|Originally posted by trbarry
Or maybe it would allow a slower less expensive encoder to keep up in real time. It takes a lot more work to squeeze the last nickel out of anything.
BTW, when folks here talk about 1080p are they really referring usually to 1080p @ 60 or 1080p @ 24? Because 1080 p @ 24 (movies) doesn't take any more bandwidth than 1080i @ 24 frames / sec and probably a bit less.
Yes, I think it means 60hz. I agree the requirements are odd.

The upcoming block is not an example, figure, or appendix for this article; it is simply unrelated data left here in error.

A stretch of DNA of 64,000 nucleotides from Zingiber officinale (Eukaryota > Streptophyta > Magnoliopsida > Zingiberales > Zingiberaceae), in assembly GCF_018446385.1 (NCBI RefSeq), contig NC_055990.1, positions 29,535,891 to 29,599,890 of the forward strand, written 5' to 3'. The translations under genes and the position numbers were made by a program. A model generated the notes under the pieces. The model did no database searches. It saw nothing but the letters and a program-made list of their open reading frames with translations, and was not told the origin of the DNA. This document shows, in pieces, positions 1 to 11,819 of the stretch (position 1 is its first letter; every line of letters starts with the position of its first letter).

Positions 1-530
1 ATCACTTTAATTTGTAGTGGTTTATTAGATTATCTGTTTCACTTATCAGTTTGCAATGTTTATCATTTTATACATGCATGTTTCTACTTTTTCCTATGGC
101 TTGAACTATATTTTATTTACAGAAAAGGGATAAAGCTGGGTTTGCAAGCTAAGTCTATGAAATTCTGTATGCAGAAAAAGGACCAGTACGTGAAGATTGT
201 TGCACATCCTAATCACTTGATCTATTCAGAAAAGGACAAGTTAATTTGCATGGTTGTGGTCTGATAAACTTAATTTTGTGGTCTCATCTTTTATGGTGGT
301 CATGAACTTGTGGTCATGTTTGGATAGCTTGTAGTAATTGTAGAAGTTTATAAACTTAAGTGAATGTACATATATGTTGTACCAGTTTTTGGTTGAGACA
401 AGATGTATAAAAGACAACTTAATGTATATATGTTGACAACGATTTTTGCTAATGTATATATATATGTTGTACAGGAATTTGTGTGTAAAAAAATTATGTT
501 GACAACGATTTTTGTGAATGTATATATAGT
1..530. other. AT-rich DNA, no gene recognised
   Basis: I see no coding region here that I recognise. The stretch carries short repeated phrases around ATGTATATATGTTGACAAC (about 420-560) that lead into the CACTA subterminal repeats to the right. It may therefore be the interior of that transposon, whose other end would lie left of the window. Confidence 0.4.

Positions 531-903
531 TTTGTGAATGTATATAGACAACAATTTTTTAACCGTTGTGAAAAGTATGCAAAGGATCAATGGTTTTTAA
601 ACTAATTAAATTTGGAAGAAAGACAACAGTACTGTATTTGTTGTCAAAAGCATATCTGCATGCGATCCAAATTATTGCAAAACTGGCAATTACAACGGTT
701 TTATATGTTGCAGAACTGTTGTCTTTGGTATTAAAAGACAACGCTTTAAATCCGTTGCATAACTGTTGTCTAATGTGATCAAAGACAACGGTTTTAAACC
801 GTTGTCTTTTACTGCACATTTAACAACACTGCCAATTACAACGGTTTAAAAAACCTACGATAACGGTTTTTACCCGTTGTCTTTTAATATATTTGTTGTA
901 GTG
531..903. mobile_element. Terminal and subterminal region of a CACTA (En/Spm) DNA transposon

60hz is what you need to get rid of flicker in the direct scanning
set, but most expensive sets don't direct scan, but convert
to high scan rates via a buffer internally. Since most interesting
sources are film at 24hz, its hard to see what is accomplished,
but then I don't see anyone doing the 1080p @ 24 format that
these real world facts would seem to make obvious.